Most dishes at The Jumpin' Catfish seem to have been swimming in the fryer too long.

Grease Is the Word 

Most dishes at The Jumpin' Catfish seem to have been swimming in the fryer too long.

My pretty friend Loretta is always getting crabs. She claims to be a vegetarian, but once in a while she gets a yen for those long, smooth-shell snow-crab legs, freshly steamed, with drawn butter, and a cocktail sauce that's not skimpy on the horseradish. If she's really hungry, she can polish off a couple of plates, so she's fond of restaurants that offer all-you-can-eat specials. Loretta had a birthday recently, and her boyfriend took her to The Jumpin' Catfish in the Northland.

"It was really, really good," she told me. "First, before you even order, they bring you big bowls of cole slaw and these cooked navy beans. I think the beans had pork in them, but I didn't even care because they tasted so good. Then they bring a basket of hush puppies and this huge cluster of crab legs. They were delicious! I love crab legs but I could barely finish that first plate."

I've heard great things about The Jumpin' Catfish for years, but I've never really been motivated to go and eat in one of David Hampton's three restaurants — he also owns the original 20-year-old location in Olathe and a second venue in Lee's Summit — because I also heard tales of customers waiting patiently, sometimes as long as an hour, for a table. I don't like catfish enough to wait in line for it.

But Loretta's testimonial turned my head, and I decided it was time for me to jump on over there. My friend Rick tried to talk me out of it, insisting that I would hate the place. "It makes Red Lobster look like McCormick & Schmick's," he said. "It's filled with dead animals and photographs of dead animals and female customers with permed hair that looks so bad that it might as well be a dead animal."

I told Rick that he was a terrible culinary snob and that if he'd been a lifelong Midwesterner (like me, for example), he'd understand that catfish is one of the few truly fresh fish we can eat in the heartland. Besides, I've never known a catfish joint to be fancy.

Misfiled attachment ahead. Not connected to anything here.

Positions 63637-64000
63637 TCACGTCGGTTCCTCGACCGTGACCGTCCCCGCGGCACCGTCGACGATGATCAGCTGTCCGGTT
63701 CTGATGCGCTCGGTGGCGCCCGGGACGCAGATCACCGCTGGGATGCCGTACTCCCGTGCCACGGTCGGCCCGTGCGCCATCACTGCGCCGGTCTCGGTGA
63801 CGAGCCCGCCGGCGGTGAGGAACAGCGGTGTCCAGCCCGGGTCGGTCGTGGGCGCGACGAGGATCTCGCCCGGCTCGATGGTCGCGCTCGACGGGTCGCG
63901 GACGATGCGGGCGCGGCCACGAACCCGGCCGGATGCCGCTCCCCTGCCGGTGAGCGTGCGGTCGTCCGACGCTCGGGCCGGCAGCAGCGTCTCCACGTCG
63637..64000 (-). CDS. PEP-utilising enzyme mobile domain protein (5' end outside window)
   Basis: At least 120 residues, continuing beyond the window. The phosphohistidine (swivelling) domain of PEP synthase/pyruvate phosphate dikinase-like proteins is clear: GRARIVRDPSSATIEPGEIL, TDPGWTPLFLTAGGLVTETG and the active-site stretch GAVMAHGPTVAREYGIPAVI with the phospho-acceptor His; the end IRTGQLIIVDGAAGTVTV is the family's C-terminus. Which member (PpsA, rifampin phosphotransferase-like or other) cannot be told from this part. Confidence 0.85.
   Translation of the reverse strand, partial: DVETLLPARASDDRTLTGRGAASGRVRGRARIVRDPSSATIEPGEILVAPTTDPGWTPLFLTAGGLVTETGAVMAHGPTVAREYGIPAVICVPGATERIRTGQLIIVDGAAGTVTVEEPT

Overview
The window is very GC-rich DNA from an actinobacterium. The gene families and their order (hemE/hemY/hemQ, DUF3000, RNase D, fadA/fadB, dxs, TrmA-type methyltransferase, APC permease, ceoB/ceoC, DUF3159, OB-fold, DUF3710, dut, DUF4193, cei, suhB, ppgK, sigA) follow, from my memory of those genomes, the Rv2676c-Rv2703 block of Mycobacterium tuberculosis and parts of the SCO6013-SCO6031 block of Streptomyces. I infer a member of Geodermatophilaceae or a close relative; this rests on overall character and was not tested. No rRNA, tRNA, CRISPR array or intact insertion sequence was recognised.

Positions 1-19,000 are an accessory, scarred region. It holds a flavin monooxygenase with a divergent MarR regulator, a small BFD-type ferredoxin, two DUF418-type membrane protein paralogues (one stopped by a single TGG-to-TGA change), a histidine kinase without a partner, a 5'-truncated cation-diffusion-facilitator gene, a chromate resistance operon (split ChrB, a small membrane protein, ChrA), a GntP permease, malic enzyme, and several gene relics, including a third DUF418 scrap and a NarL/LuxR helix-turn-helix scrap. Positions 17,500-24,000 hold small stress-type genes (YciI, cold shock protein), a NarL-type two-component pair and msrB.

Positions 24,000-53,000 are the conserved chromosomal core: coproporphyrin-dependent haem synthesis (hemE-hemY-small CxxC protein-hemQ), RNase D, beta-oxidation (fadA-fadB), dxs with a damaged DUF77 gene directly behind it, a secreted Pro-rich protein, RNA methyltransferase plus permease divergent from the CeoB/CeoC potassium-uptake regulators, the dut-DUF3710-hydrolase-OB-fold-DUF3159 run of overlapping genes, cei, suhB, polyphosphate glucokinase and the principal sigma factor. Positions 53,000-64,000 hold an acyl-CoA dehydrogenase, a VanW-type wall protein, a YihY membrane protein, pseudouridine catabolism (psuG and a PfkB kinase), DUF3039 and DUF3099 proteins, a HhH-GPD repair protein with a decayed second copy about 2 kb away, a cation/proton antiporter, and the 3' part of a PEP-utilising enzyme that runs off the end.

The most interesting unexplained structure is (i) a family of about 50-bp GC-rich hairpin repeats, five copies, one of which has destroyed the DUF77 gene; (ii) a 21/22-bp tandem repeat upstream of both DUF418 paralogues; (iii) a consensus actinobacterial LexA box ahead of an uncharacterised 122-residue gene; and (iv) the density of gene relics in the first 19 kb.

So my expectations weren't that high when I hopped in my car, crossed the Missouri River and swung off the Northeast Antioch Road exit from Interstate 35. I somehow caught a quick glimpse of the restaurant sign in time to make a dizzying hairpin turn onto a surprisingly narrow road that leads up a hill to The Jumpin' Catfish parking lot. The building wasn't unfamiliar. It once housed a second-rate Chinese restaurant named after a cheap 1960s men's cologne. But when Hampton turned it into his third Jumpin' Catfish in 2000, he gave the place a rustic makeover, so now it looks like a cabin — the Disneyland version of a cabin, anyway. There's a big deck at the front and, inside the front door, an elaborate tableau of taxidermy, including mounted bears, deer, raccoons and squirrels in a forestlike setting.

"The owner of this restaurant is a big hunter," announced the nice white-haired lady at the hostess station, who noticed me wincing when I saw the stuffed baby doe. "The little deer died of natural causes," she explained. Natural, she said, as in hit by a trailer. "Some of the smaller animals were roadkill," she added, completely straight-faced.

"I'll bet that puts your heart at ease," said my friend Bob, who had come along for the adventure. We were escorted past a tiny salad bar — displayed in a dinghy — to a booth in the nonsmoking dining room that was tastefully decorated with framed color photographs of hunters with dead game birds or fishermen smiling in front of piles of fresh catches. The waitresses also took part in the hunting motif, wearing multipocketed fishing vests as part of their uniforms.